Plaintiffs' brief filed in this Court alleges additional facts that were not contained in their trial court pleadings. They now assert that Perry pleaded guilty to indecency with a child by contact and that White and Quintero were indicted but not prosecuted for sex offenses involving the children at the day care center. Plaintiffs' trial court petition, however, did not allege that Perry, White, or Quintero participated in abusing B.N. and K.N. or other children. We may not consider factual assertions that appear solely in the appellate briefs and not before the trial court. See Estate of Arrington v. Fields, 578 S.W.2d 173, 183 (Tex.Civ.App.--Tyler 1979, writ ref'd n.r.e.).

Instead, Mr. and Mrs. N. alleged only that Perry, White, and Quintero were negligent per se because they violated a statute requiring any person who "has cause to believe that a child's physical or mental health or welfare has been or may be adversely affected by abuse" to file a report with the police or the Department of Protective and Regulatory Services. TEX. FAM.CODE § 261.109(a). Plaintiffs also asserted gross negligence and common law negligence claims. They claimed that Perry, White, and Quintero's failure to report the abuse proximately caused them harm by permitting the day care center to remain open, thus enabling Daniel Keller to continue abusing the children at the center. They sought damages for pain, mental anguish, and medical expenses, as well as loss of income when they could not work outside the home because of B.N. and K.N.'s injuries.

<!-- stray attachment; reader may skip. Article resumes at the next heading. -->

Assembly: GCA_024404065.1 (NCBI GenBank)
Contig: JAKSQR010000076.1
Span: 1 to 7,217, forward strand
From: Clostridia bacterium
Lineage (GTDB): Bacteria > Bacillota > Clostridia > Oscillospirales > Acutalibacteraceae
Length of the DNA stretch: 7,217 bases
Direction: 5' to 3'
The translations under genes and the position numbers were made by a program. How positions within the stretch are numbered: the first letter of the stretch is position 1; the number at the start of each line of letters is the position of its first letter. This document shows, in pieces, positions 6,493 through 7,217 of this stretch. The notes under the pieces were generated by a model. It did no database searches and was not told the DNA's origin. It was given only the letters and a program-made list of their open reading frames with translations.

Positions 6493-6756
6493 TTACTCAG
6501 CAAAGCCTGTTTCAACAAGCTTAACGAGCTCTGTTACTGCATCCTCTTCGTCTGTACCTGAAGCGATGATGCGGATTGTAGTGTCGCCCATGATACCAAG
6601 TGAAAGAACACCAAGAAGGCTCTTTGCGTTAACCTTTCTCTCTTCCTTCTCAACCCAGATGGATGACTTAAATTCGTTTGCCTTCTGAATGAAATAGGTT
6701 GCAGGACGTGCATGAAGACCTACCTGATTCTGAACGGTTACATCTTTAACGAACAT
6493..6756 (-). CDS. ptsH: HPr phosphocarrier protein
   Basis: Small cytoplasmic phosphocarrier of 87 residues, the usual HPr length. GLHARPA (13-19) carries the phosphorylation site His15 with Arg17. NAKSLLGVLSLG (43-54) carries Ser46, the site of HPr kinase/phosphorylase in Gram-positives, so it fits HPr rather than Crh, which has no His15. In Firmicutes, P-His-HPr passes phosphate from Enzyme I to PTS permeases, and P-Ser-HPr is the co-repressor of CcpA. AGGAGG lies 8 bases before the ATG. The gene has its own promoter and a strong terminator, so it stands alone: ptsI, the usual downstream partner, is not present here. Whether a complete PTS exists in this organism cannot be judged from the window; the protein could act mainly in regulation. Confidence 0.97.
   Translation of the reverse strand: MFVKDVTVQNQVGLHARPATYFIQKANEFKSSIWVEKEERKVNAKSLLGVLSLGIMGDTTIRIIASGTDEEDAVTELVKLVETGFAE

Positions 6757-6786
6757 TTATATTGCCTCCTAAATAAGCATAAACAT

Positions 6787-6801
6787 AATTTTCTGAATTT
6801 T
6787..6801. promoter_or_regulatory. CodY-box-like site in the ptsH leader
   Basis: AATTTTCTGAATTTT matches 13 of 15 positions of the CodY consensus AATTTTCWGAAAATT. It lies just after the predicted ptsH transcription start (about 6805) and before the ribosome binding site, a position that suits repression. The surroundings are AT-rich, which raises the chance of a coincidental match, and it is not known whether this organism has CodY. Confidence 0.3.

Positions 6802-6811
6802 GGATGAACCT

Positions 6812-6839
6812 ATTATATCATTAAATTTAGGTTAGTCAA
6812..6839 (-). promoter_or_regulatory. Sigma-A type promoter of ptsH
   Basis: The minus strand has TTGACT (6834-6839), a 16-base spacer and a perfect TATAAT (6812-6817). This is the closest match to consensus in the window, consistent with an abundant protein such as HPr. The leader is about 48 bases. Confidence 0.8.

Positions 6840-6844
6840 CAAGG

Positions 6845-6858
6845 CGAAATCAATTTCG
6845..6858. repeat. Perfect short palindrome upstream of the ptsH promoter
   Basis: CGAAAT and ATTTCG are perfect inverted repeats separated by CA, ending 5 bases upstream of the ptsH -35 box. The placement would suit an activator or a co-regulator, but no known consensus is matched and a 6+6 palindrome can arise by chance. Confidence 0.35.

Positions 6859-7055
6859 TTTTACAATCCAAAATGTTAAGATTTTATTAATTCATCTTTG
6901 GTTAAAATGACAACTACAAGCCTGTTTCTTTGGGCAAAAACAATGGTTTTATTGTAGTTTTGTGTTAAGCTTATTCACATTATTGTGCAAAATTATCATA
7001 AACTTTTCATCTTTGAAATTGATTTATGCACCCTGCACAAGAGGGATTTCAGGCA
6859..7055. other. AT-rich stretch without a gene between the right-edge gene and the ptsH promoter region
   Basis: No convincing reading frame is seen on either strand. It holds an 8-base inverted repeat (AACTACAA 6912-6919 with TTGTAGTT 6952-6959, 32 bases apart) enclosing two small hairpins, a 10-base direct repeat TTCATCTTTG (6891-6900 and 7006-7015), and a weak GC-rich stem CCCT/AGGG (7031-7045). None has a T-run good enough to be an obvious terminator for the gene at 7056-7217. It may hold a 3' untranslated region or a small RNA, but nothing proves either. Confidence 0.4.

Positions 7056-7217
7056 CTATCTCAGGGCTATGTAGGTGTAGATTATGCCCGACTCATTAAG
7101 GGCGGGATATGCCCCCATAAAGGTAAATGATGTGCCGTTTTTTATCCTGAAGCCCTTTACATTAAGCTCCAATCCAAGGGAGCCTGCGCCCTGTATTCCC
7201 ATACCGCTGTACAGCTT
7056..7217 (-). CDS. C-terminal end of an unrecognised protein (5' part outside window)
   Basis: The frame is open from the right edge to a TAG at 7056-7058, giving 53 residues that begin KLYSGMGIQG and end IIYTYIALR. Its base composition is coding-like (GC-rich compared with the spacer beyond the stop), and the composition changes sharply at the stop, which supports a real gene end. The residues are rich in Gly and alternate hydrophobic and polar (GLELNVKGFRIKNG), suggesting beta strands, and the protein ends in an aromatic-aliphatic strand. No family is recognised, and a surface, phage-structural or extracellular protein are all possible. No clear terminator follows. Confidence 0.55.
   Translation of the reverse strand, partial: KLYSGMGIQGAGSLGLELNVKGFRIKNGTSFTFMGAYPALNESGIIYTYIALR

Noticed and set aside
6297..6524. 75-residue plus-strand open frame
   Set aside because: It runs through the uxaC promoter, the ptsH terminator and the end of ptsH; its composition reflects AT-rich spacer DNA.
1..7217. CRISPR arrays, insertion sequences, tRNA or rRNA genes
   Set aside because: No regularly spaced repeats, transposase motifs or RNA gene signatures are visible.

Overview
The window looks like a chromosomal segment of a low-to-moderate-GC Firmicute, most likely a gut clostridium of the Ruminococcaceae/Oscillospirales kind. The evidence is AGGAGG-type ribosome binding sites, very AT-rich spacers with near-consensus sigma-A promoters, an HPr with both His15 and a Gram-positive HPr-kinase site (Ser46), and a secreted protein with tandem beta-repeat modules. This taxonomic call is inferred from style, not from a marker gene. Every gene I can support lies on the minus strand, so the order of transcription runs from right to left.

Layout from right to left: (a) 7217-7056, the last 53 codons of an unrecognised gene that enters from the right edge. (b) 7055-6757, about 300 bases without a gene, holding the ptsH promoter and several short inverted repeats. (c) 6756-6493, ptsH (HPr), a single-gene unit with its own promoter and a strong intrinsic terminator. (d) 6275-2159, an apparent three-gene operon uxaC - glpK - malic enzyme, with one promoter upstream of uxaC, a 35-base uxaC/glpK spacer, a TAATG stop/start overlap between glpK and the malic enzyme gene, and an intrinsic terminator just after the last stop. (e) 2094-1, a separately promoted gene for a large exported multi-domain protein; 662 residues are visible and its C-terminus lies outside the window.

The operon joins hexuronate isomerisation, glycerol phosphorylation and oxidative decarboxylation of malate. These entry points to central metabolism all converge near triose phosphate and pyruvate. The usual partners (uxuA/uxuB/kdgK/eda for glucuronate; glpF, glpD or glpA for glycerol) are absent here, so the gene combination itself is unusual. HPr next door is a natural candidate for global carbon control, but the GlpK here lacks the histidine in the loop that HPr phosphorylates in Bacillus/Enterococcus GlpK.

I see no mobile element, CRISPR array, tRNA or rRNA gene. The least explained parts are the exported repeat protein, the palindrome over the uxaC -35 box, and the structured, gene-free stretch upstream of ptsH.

Perry, White, and Quintero moved for summary judgment on the sole ground that plaintiffs failed to state a cause of action. None of the parties presented any summary judgment evidence. A court may not grant summary judgment for failure to state a cause of action without first giving the plaintiff an opportunity to amend the pleadings. See Pietila v. Crites, 851 S.W.2d 185, 186 n. 2 (Tex.1993). Before any defendant moved for summary judgment, however, White filed special exceptions arguing that plaintiffs had not stated a cause of action, and plaintiffs subsequently amended their petition. Although it appears from the record that Perry and Quintero did not file special exceptions, their motions for summary judgment were based solely on the grounds argued in White's special exceptions. Thus, Mr. and Mrs. N. had a fair opportunity to correct any deficiency in their pleadings.

The trial court granted Perry, White, and Quintero's motions for summary judgment and severed plaintiffs' claims against those three defendants from their suit against the Kellers, which is not before us. Because defendants' motions for summary judgment argued only that plaintiffs failed to state a cognizable claim, the trial court's judgment can be upheld, if at all, only on that ground. See McConnell v. Southside Indep. Sch. Dist., 858 S.W.2d 337, 341 (Tex.1993). When the ground for the trial court's decision is that plaintiffs failed to state a cause of action, we must take the allegations in the pleadings as true in determining whether a cause of action exists. See El Chico Corp. v. Poole, 732 S.W.2d 306, 309 (Tex.1987).